Announcement of joint graduation met with mixed reactions

On September 14th, Greensboro College announced via their Instagram their long-awaited plans to give the class of 2020 an in-person graduation, saying “…Greensboro College announces an unprecedented honor for Class of 2020, by including them in the actual Commencement ceremony on Saturday, May 7, 2022.”


Though this sounds like a victory after the cancellations of several Greensboro College alumni Homecoming events, the reactions from the classes of 2020 and 2022 have been largely negative.


Senior Haley Austin writes on their Instagram, “With Graduation, does that mean that the 2022 graduates will have less tickets for family? If it is unsafe for them now, how will there be enough room for the class of 2022, 2020, and both families? Consider the class of 2022 too.” She later elaborated on her stance, saying, “After having [a] majority of our college experience taken away due to COVID, we at least deserve our own graduation. The class of 2020 deserves their own as well.”


A similar sentiment was expressed by Class of 2020 alum Madison Powers. She commented on the school’s Instagram post saying, “Stop trying to give us something that is long overdue. Instead, why don’t you forgive part of our Perkins loan… Especially since we did not get to enjoy the latter end of our senior year.”


Despite the negative reactions, some graduates are excited to reunite with their friends in the Class of 2020. Senior Cynthia Porter says, “I hope this time it sticks! My boyfriend has been waiting [for] his chance to walk since 2020…and with me graduating and walking [in] 2022, it would be amazing if we walked together!”


Powers summed up the feelings of many disgruntled members of the classes of 2020 and 2022, saying, “There are so many of us that are disappointed….. We loved our college experience, but the way it end[ed] was crazy.”


The new graduation ceremony could prove to be a better opportunity for the class of 2020 to reunite, as around 20 alumni RSVP’d to the initial graduation ceremony planned for September.


Regardless of their stances on the joint graduation ceremony, past and current students expressed a similar sentiment about the importance of having a graduation for the class of 2020. “I just know from a personal perspective that it would be absolutely devastating to never get the chance to walk,” says Porter. “I’ve seen my boyfriend be disappointed twice now, and I know I would be just as upset. Walking across that stage is almost like a sense of closure; like it seals that chapter in your life. It’s important for everyone to experience this!”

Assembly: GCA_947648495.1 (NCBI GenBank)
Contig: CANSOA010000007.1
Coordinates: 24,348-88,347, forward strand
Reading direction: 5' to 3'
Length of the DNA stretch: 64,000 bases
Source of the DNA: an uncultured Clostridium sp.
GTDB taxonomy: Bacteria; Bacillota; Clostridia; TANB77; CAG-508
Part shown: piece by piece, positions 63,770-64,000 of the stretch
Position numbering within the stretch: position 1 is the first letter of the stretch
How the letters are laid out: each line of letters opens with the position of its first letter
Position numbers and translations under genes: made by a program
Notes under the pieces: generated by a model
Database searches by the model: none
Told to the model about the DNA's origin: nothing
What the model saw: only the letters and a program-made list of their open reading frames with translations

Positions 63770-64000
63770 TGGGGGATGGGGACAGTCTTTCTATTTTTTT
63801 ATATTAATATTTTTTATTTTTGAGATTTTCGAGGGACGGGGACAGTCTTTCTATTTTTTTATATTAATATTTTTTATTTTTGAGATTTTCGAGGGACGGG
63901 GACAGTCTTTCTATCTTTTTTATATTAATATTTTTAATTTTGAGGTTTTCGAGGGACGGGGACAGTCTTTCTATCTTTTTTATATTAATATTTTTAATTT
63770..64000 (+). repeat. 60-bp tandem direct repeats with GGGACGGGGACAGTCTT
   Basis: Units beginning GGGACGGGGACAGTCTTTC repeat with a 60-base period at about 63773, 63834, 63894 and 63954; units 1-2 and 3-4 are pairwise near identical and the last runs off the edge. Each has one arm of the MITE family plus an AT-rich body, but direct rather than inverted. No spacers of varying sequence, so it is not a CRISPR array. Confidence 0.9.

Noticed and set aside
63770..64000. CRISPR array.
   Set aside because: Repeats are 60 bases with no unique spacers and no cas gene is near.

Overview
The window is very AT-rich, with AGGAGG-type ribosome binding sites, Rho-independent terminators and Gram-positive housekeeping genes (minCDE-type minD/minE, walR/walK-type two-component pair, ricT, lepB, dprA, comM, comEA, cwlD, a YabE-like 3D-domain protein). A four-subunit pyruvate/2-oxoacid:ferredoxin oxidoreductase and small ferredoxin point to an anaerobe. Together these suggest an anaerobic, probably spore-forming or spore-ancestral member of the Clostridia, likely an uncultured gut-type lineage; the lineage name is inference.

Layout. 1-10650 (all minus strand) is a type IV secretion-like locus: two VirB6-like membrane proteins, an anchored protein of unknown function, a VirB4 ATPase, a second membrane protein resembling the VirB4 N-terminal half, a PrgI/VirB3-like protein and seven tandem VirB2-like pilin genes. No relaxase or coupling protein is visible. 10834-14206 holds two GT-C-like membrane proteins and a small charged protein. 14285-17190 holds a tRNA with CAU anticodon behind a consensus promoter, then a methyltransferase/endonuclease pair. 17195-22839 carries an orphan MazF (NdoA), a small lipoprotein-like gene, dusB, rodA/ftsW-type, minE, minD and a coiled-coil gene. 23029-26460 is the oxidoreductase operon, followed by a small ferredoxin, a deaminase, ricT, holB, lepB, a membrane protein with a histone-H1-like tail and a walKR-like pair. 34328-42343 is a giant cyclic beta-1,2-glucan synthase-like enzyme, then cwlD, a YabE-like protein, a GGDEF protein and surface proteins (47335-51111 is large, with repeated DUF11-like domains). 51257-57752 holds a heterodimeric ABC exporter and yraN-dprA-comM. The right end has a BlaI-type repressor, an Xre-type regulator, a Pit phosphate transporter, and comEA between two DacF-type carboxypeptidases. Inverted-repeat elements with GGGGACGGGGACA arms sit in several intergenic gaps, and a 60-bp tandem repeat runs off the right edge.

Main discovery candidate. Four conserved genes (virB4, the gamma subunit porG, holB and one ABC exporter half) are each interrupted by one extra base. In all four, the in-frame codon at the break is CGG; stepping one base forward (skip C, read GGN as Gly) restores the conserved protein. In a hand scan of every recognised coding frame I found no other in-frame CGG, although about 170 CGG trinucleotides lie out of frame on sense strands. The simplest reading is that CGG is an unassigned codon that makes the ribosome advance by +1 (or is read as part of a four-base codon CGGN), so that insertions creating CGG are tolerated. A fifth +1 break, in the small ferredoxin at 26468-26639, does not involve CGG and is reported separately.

Though details are yet to be announced, including how the class of 2020 will be incorporated into the ceremony, the date is set for May 7th, and it is expected that the ceremony will be held on front campus in front of the Main building, per tradition. Hopefully, the ceremony will prove to be a satisfying conclusion to years of hard work for members of the class of 2020 and 2022.

2021 graduate Lindsay Mead Photo courtesy of Miranda Morris

Sankofa Center block party

This semester has already been busy for the Sankofa Center, which just held Greensboro College’s first ever block party during homecoming! Along with all the other fun activities happening during this time, the Sankofa Center could not have missed the chance to show that we know how to support the Pride, and that’s what we did!

This year’s block party consisted of so much, including a live DJ who helped us engage the crowd with great music, food catered from GCs dining hall, games, including uno, black card revoked and cards against humanity, as well as a photo station with polaroids and scrapbooking, along with Greensboro College props. The block party also included free t-shirts and other prizes for participants.

Sankofa partnered with other organizations, departments and clubs around campus, having these groups host a table where they could talk about their organization or provide an activity. Some of the organizations invited from around campus were religious life, the Department of Housing and Residence Life, U.A.A.S., athletics and The Lyre. Many students, faculty, and friends stopped by to be a part of the fun.

Between 75-100 students came out to support the Sankofa Center. This event definitely helped in creating a diverse place on campus. For many students of color, having a place to be represented is important. So to have this event and to have so many students come out in support says a lot about how much of a difference the center is on Greensboro College’s campus.

The Sankofa Center block party was a huge success for everyone involved! As for the rest of the semester, the Sankofa Center has a ton more fun events in store. If you haven’t gotten a chance to come to one of the Sankofa Center’s events, our next event is patio Tuesday on Oct. 7th. Make sure to be there! You can also visit the Sankofa Center located on the first floor of the student center.

Jordan Thompson and Trevor Mason Photos courtesy of Destinee Allen
Dre’ Jackson and Tasha Myers, Director of Diversity Equity & Inclusion and Interim Director of Retention
Jonathan Hall, Director of Student Engagment

The Pride welcomes home one of their own

The Greensboro Pride men’s soccer team welcomes Manbi Nyepon home. Nyepon, a native of the Greensboro area, attended Page High School before beginning his athletic career at Cape Fear Community College in Wilmington, North Carolina.

After playing there for two years, he transferred to Greensboro College where he spent his final two collegiate years as the Pride’s starting goalkeeper. Nyepon still holds the current record for in-conference shutouts and clean sheets. He was elected to the all-conference teams both years he was a member of the Pride, leading his team to the conference finals his junior and senior year, winning in 2013.